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#ElectionEconomics: What are the parties proposing on taxes?

Funding public services has been central to the UK general election debate. The political parties have set out plans in their manifestos, but questions about affordability remain, not least given the general reluctance to announce any increases in taxation.

Prior to the election being called, the government had plans for increased public spending on health and defence. These sat alongside further cuts to so-called ‘unprotected departments’, including justice and local government.

At a time when prisons are already full and some local authorities are having to sell assets – including land and buildings – to pay their bills, this would certainly not be easy to deliver. The obvious alternative – often seen as unpopular, but now widely anticipated – is to raise taxes to pay for public services.

But even with that in mind, the manifestos of the two largest parties largely duck the question.

Labour pledges a number of specific tax rises. These include reforming the taxation of private equity managers and the ‘non-dom’ regime (the taxes paid by residents who are not legally domiciled in the UK), as well as charging value added tax (VAT) on private school fees and putting a windfall tax on large energy companies.

But collectively these taxes would raise less than half of 1% of GDP. Keir Starmer has stated that his party would not raise income tax, national insurance contributions or VAT, which collectively raise around two-thirds of UK tax revenue. Ruling out change in the rates of these taxes would therefore constrain some of the easiest ways a government has of raising revenue.

This usefully means that raising revenue from these taxes would in practice require broadening the base of the taxes. Labour is already doing this by extending VAT to private schools. It is possible to widen the scope of these taxes further – for example, by extending national insurance contributions to investment income or closing the gap between the taxation of wealth and work (which the Conservatives have also highlighted as problematic, though with the rather different solution of cutting national insurance contributions ).

Some of the money raised by Labour’s proposed changes would go to unprotected departments, reducing by around 10% (but not reversing) the cuts they currently face.

The Conservatives’ manifesto instead promises further tax cuts, the largest of which would be a further reduction in national insurance contributions: a tax on income from work. The manifesto rightly points out that national insurance contributions mean that income from work is more heavily taxed than income from wealth, making them a good place for reform.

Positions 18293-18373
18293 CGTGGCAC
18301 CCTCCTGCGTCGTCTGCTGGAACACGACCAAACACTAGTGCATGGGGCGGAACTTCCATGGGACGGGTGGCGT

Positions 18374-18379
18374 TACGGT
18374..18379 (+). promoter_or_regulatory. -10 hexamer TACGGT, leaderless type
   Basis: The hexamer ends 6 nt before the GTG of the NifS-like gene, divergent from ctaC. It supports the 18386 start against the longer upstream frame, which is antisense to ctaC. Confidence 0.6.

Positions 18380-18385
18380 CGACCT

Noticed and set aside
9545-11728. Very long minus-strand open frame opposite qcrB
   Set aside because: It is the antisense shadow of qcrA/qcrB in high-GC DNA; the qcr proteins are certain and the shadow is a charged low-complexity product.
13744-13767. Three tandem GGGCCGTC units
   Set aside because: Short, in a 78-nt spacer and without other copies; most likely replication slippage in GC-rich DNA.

Nevertheless, cutting them faster for the self-employed than the employed, as proposed, would continue much of the unfairness. The political choice that would need to be made is to pay for this by reductions in social security, rather than alternative tax rises. No answer is provided as to how the existing cuts would be delivered.

The smaller parties take quite a different approach to taxation. Both the Liberal Democrats and the Greens propose equalising the rate of capital gains tax with income tax, returning us to the system we had between 1988 and 1998.

This reform is widely supported among economists, since it would remove any incentive to ‘shift’ income into gains to benefit from a lower rate. It would also be a very progressive reform, since more than half of all gains go to just 5,000 people.

The Greens propose additional reforms, including a tax on wealth above £10 million, largely following the design recommended by the Wealth Tax Commission. They have also announced plans to increase taxes on carbon emissions substantially.

Wealth taxes

Internationally, there has been increasing interest in taxes on wealth, including recent discussions in the G20. Domestically, only the Greens mention introducing a tax of this sort. Its design largely follows the recommendations of the Wealth Tax Commission, with the tax applying only to individuals with wealth above £10 million.

While such taxes cannot pay for everything, when designed well, they can raise serious revenue: even after accounting for the ways in which people respond, revenues of £12-14 billion are quite plausible. For a sense of scale, this is similar to the revenue from increasing the basic rate of income tax from 20% to 22%.

Just over three years ago, the Economics Observatory summarised the central conclusion of the Wealth Tax Commission’s final report: that a well-designed one-off wealth tax would raise significant revenue in a fair and efficient way; it would be very difficult to avoid; and it would work in practice without excessive administrative costs.

Summaries of some of the evidence that the Commission pulled together are available on this site. My colleagues and I outline our estimates of how much revenue such a tax might raise (including a tax simulator where you can plug in your chosen tax rates and thresholds), and where and on whom the main burden might fall.

Nick O’Donovan at the Future Economies research centre explores the varying degrees of success of other countries’ efforts to introduce one-off wealth taxes or capital levies in the aftermath of major crises. And economic historian Martin Chick at Edinburgh asks whether the UK’s past experiences suggest that wealth taxes can help to improve the public finances.

Where can I find out more?

Who are experts on this question?

  • Arun Advani
  • Paul Johnson
  • Helen Miller
Author: Arun Advani

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